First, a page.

mercoledì 27 giugno 2012

Goodbye, Nora!

I really can’t believe Nora Ephron left us.
I had the chance to meet her last January in New York, where we were seated in front of each other during a dinner at my friend Antonio Monda’s place. I was at first intimidated by the fact of having her at the other side of the table, but Nora was so kind and smiley that after literally 10 minutes we were talking and laughing together like we were old friends. It was quite easy to find a common ground: she was crazy about cinema as much as I am. That night, we were discussing about TV series. She was a huge fan of Homeland, a series I still had to see at that time (and when I saw it, I completely agreed with her), while she didn’t like The Killing, that I actually loved, and so we discussed a lot about plots, constructions, dialogues. She was very curious and genuinely interested in knowing my opinion, and this was very nice to experience. I remember she was incredibly witty: every now and then she was saying something so funny that every person around the table couldn’t stop laughing and looking at her sparkling and smiling eyes.
The only time I saw her a bit sad was when I asked about her new projects. She said she was writing and actually had some things ready but that it was very hard to find the money to produce them. I thought it was quite incredible that she had troubles finding money. 
I mean, Nora Ephron was not only a reputed filmmaker and screenwriter of great comedies, but also a committed artist, a feminist, an important novelist. There must be something rotten in the reign of Hollywood not to give enough space to a woman like that! Don't you think?
Before she left the apartment that night (together with her lovely husband Nicholas Pileggi, the screenwriter of Goodfellas and Casino by Martin Scorsese... hey, what a couple, by the way!), I managed to tell her my admiration: I do believe that When Harry Met Sally has been the last perfect American romantic comedy. And I also let her know that the first time I decided to visit New York (back in 2000), was immediately after having seen You’ve got m@il. I told her: once I saw New York in that movie, I just couldn’t wait any longer to come here! She seemed happy to hear that.
I’ve always been in love with that movie: the streets of New York in autumn, the bookshop of Kathleen Kelly: The shop around the corner (of Lubitsch-esque memory)... ah, the deception when I found out it wasn’t real!, the apartment where Kathleen lives, Kathleen and Joe’s chatting, the presence of Indie actress Parker Posey in the role of Joe’s girlfriend, the café where they met the first time (Café Lalo, and that was real, because I went there immediately!)… everything was so charming, adorable, funny, and incredibly romantic. But never cheesy, because Nora Ephron was too smart to be cheesy.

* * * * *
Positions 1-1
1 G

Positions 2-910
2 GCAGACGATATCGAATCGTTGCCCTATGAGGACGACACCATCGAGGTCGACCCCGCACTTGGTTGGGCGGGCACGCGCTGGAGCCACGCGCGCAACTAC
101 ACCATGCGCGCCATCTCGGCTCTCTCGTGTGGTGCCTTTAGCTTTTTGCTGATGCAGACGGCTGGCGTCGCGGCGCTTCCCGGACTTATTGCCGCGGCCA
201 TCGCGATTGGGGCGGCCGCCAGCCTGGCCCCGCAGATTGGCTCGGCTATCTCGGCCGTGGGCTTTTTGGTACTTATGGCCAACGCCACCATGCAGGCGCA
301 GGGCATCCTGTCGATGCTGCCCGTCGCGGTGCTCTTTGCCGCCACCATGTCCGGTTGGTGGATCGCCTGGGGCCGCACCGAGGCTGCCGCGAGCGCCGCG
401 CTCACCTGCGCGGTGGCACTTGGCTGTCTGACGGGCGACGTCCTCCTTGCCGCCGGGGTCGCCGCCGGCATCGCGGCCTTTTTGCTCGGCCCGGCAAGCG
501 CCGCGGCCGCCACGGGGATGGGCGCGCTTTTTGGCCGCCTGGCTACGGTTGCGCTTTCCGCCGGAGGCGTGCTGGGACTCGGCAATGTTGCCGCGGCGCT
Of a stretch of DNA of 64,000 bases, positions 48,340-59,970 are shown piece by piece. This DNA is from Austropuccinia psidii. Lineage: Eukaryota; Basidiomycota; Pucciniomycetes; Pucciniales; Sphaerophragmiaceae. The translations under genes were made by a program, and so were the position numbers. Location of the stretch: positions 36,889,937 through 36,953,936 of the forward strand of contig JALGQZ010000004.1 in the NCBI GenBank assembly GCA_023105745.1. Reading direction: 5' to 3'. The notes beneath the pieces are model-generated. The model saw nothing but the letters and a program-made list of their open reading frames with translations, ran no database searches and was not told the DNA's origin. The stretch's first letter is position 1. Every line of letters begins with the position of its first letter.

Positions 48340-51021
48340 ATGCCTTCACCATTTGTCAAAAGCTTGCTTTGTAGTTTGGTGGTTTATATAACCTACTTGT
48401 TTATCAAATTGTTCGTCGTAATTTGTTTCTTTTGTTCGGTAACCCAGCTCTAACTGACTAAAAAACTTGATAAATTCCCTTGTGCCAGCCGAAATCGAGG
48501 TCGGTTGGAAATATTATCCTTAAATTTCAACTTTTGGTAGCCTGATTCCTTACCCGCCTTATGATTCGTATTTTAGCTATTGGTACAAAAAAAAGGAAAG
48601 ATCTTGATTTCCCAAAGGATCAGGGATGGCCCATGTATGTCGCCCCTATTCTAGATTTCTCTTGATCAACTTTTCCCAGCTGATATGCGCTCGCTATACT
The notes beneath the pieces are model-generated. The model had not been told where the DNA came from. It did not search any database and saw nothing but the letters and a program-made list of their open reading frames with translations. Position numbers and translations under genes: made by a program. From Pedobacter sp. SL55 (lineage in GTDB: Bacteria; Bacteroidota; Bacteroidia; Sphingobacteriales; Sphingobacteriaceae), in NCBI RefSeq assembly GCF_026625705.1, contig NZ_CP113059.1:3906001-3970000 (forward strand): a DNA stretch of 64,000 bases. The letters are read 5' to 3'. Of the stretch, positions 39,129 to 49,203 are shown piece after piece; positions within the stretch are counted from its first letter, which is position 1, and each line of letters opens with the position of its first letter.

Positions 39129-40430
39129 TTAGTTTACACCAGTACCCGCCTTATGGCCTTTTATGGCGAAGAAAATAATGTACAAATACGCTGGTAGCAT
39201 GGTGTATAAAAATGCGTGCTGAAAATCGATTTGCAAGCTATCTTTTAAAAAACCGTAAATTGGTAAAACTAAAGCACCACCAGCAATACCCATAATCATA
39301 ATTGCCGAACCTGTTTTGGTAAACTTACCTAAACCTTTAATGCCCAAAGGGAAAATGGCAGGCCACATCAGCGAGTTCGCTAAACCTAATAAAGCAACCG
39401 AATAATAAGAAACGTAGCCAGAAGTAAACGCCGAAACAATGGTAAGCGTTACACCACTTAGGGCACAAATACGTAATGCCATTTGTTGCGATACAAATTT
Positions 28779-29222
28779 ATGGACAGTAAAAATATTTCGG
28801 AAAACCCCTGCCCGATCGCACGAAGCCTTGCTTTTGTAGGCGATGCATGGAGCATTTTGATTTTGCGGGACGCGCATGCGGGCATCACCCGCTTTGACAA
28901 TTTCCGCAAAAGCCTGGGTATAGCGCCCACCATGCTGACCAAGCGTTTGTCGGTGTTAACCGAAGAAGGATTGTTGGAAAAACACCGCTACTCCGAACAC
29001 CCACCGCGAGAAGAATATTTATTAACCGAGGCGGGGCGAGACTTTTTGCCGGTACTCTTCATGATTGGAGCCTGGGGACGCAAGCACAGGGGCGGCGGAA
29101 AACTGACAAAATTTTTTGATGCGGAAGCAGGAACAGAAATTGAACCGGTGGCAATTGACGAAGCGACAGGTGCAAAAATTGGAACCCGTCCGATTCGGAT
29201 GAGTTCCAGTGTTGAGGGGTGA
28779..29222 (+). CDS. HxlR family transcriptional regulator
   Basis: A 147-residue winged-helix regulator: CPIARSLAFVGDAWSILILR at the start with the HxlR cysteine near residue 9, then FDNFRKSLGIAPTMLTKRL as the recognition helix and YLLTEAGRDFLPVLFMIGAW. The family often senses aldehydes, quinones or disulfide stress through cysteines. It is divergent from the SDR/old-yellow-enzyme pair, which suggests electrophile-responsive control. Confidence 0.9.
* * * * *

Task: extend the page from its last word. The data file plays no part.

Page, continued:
There was this sentence, simple but really special, that was stuck in my memory for ever and was almost a compendium of what New York means to me: Don't you love New York in the fall? It makes me wanna buy school supplies. I would send you a bouquet of newly sharpened pencils if I knew your name and address.

I think that if I knew Nora's new address, this is what I would send her today: a bouquet of newly sharpened pencils, with a short note: Thank you!

9 commenti:

  1. I have so much to say about this, I don't even know where to begin. First, you're so lucky you got to go to a dinner party and were seated next to her! I totally believe that she is as disarming and wry and sharp as she seems in interviews. Second, I totally agree with you that When Harry Met Sally is THE touchstone romantic comedy that other movies have tried to emulate but never even come close. It's funny, sweet, the character progression is totally believable, and the dialogue is eminently quotable (one of my favorites: "Everyone thinks they have good taste and a sense of humor, but not everyone could possibly have good taste"). And Sleepless in Seattle... another movie I love to quote. Funnily, You've Got Mail was an acquired taste for me, but it finally got me under its spell. I really loved Meg Ryan's wardrobe in that movie (I think it was Marc Jacobs for Perry Ellis?). I still can't believe you got to discuss film with her! Wow!

    if you want to read another funny piece from her, she wrote a great cookbook review on Food 52 that still makes me chuckle whenever I see the cookbooks in a store.

    RispondiElimina
    Risposte
    1. Dear Josephine, yes, I was SO lucky to seated with her at that dinner. I will treasure that memory for ever. She was really special, and I don't say this now because she passed away. She really was really special! I'll read the piece you indicated to me, thanks.

      Elimina
    2. Please give us a link Josephine.
      I can't find a thing on Food 52...
      Thanks

      Elimina
  2. THANKS so much for sharing your personal experience with Nora.
    I love your line,
    'Nora Ephron was too smart to be cheesy'
    She was so the best of New York for me.
    http://www.npr.org/2012/06/27/155809446/ephron-from-silkwood-to-sleepless-a-deft-touch
    http://www.npr.org/2012/06/27/155849675/remembering-groundbreaking-filmmaker-nora-ephron
    merci carolg

    RispondiElimina
    Risposte
    1. Thanks! It is nice to see how much she was loved!

      Elimina
  3. Che bel omaggio che hai fatto a questa donna... I love the bouquet of newly sharpened pencils ;-)
    Baci, M

    RispondiElimina
    Risposte
    1. Grazie bella, tanti baci anche a te!

      Elimina
  4. What a fantastic tribute Zazie... she will be missed... her humour and her understanding of females was brilliant... xv

    RispondiElimina
    Risposte
    1. Thank you, Vicki! She will be missed a lot...

      Elimina

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